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Isolation in Frankenstein

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Jessica Rodriguez Rodriguez 1 English 5b Professor Dumler 28 Feb. 2005 Isolation in Frankenstein Mary Shelley's novel, Frankenstein, has several themes imbedded in the text. One major theme is of isolation. Many of the characters experience some time of isolation. The decisions and actions of some of these characters are the root cause of their isolation. They make choices that isolate themselves from everyone else. However, other characters are forced into isolation for reasons that are not in their control. The actions of another cause them to experience loneliness. The story begins with Robert Walton writing to his sister, Margaret, about his voyage to an undiscovered place. In these letters, as the voyage gets underway, he writes of his loneliness. Letter II states, "I have no friend ..." (Hunter 16; ch 1). He describes how his "enthusiasm of success" will be experienced alone and also how he must suffer his disappointments alone. He states, "I desire the company of a man" (Hunter 10; ch. 1 ). In another letter, Walton is telling his sister about a conversation he had with Frankenstein about friendship. Frankenstein tells Walton, "I once had a friend ..." (Hunter 16' ch. 1), implying that he no longer has any friends. Isolation is evident from the very beginning. Robert Walton chooses his isolation. ...read more.


He chooses to not accept responsibility for ignoring those closest to him. He chooses to be apart from all of them. Rodriguez 3 After returning home, Frankenstein's isolation continues due to him knowing and understanding what he has done. He becomes so engulfed in his own agony and self - centered pity, that he pushes himself away from his family when they need him the most. Instead of admitting what he has done and what has really killed William, Frankenstein allows Justine to take his fall. His guilt and feelings of anguish take him further and further into isolation. He states, "solitude was my only consolation - deep, dark, death-like solitude" (Hunter 59; ch.1). Upon his consent to create a female for the creature, he departs from the only person who could help him, Clerval. He, again, becomes "immersed in a solitude" (Hunter 113; ch.2). Frankenstein's actions caused the deaths of many of his loved ones. He resolves to get revenge and, therefore, ends up in complete and absolute isolation. Frankenstein's creature is another character that experiences much isolation. As is different with the previous characters, the creature does not choose his isolation. Frankenstein creates this being and then rejects and abandons him. ...read more.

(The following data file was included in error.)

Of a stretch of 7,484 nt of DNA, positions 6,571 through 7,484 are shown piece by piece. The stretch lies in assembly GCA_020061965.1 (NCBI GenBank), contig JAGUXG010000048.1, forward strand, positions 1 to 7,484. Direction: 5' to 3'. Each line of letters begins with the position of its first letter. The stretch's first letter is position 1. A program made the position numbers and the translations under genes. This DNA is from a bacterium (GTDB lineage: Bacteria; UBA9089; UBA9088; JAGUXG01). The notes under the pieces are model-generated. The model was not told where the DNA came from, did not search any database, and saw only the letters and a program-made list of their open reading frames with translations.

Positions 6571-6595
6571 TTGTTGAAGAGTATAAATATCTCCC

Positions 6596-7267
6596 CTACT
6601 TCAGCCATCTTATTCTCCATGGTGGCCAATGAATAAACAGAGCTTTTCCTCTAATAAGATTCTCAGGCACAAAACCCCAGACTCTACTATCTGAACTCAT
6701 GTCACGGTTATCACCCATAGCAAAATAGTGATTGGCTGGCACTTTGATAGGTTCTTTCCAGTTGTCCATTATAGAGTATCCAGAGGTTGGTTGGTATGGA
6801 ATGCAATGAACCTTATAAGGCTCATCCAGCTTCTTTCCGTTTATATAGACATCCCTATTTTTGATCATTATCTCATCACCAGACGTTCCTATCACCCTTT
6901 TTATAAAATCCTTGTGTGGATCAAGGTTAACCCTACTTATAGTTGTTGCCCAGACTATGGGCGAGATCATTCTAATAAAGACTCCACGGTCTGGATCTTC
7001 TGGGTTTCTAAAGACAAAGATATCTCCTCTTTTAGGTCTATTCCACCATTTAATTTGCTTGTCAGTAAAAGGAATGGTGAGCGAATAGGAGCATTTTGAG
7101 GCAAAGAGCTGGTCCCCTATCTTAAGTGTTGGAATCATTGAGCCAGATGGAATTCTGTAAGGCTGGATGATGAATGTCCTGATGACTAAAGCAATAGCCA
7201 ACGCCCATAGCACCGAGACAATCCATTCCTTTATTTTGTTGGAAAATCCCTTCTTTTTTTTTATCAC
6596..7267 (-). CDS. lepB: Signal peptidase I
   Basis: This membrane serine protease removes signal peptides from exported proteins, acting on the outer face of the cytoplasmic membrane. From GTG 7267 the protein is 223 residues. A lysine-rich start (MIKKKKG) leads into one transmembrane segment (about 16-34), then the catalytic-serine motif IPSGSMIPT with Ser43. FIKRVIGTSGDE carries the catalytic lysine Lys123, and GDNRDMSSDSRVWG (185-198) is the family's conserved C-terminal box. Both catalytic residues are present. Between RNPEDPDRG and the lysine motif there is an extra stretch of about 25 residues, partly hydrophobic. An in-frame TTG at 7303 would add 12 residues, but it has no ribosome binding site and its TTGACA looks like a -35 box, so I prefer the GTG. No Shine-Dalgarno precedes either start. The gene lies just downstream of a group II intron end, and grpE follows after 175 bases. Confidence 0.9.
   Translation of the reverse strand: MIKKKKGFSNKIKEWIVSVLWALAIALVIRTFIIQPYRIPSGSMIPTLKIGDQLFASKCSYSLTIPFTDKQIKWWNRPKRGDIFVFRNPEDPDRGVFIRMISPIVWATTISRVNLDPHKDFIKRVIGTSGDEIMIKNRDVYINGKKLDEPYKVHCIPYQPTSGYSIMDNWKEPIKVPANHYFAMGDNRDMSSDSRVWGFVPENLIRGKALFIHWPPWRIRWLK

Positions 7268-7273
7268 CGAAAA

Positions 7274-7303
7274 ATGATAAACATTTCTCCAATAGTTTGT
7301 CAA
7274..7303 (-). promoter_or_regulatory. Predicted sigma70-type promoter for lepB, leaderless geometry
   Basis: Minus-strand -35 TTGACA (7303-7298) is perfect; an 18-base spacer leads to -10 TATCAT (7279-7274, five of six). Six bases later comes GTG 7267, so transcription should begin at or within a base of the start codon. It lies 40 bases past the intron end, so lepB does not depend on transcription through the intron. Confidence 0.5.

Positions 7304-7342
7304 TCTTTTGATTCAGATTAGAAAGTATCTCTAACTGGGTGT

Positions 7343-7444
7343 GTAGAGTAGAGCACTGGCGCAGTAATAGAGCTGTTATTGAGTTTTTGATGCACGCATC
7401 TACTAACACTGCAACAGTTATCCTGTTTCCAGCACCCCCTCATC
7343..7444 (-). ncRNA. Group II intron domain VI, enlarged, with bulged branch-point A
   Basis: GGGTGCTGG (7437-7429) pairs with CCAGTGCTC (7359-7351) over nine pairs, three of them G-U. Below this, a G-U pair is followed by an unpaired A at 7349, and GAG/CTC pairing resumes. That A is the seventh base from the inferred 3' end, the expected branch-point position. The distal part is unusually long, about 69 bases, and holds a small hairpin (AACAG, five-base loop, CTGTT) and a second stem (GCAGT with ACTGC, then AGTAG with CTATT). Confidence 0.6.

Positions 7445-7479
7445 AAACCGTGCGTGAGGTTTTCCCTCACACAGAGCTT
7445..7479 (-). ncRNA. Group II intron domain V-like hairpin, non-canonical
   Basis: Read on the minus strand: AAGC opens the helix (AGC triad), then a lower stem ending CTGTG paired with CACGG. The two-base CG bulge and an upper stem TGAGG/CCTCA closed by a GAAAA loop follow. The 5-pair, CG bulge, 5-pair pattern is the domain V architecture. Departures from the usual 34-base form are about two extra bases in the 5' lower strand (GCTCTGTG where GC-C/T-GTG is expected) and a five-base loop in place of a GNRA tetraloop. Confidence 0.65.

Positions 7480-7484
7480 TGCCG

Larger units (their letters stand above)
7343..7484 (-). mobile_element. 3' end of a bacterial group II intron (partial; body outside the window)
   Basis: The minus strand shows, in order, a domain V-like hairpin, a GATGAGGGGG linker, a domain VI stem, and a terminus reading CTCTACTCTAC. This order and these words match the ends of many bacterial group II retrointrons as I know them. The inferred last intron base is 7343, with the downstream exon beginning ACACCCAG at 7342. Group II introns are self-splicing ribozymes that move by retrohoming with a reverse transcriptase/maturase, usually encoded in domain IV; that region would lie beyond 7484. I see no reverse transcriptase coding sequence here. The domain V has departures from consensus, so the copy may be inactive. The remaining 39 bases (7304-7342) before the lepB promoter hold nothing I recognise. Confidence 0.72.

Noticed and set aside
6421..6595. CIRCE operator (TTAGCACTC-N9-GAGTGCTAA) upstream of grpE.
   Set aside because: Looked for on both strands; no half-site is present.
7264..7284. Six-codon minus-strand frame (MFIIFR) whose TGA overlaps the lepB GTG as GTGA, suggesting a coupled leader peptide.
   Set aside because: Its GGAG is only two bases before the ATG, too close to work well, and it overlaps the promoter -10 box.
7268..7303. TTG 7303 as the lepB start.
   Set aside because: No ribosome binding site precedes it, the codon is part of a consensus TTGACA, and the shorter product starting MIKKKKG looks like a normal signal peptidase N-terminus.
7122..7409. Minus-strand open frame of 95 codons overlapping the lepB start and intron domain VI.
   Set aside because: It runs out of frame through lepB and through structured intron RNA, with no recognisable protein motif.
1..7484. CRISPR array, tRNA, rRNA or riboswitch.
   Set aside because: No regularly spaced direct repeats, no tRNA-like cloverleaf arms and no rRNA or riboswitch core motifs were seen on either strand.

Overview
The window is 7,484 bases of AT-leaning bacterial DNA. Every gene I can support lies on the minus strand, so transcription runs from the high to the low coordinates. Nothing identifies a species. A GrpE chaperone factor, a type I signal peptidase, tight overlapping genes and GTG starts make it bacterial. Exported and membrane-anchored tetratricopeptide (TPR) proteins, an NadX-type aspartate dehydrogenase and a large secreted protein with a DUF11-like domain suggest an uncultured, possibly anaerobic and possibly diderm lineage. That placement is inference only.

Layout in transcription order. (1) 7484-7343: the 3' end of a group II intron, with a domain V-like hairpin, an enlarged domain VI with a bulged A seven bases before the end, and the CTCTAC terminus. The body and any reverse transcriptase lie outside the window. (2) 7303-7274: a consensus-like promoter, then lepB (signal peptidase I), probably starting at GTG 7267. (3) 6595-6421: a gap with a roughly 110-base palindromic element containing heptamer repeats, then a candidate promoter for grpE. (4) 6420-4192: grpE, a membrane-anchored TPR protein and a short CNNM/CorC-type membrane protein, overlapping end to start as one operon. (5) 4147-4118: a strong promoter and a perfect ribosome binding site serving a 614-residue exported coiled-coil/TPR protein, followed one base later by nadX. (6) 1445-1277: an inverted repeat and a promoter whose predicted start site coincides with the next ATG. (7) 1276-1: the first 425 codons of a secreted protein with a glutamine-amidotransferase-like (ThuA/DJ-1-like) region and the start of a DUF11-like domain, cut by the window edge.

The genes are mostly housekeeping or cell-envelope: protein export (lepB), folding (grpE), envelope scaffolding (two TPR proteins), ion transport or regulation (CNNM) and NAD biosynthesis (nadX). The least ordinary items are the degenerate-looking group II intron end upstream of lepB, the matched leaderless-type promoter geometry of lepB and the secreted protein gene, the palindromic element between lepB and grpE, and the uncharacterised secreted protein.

One is inclined to realize how serious the content of the novel is as a result of this dismal feeling. A sense of despair and desperation is created, while the tone draws upon the sympathy of the reader. The reader is drawn both to Frankenstein and to the creature. In a sense, it is simple to place oneself in either of the character's shoes. Rodriguez 5 One has surely felt lonely at some time, whether it be at the hands of another or because of one's own actions. These grave and daunting sensations are vital to the novel's gothic feeling. Frankenstein's theme of isolation is a great one. The causes of the isolation are clearly evident, as are the effects of it. Every character deals with his or her loneliness differently. For some, isolation is their only option. There is no choice as to whether or not he or she will interact with people. For others, there is a conscious choice to remove himself or herself from loved ones. The effects of the isolation, however, are the same for all - death. Walton is fortunate enough to have understood that this action, which he was participating in, had very severe consequences. He becomes aware of what is to come before he forces himself and his crew to experience this isolation and eventual death. ...read more.

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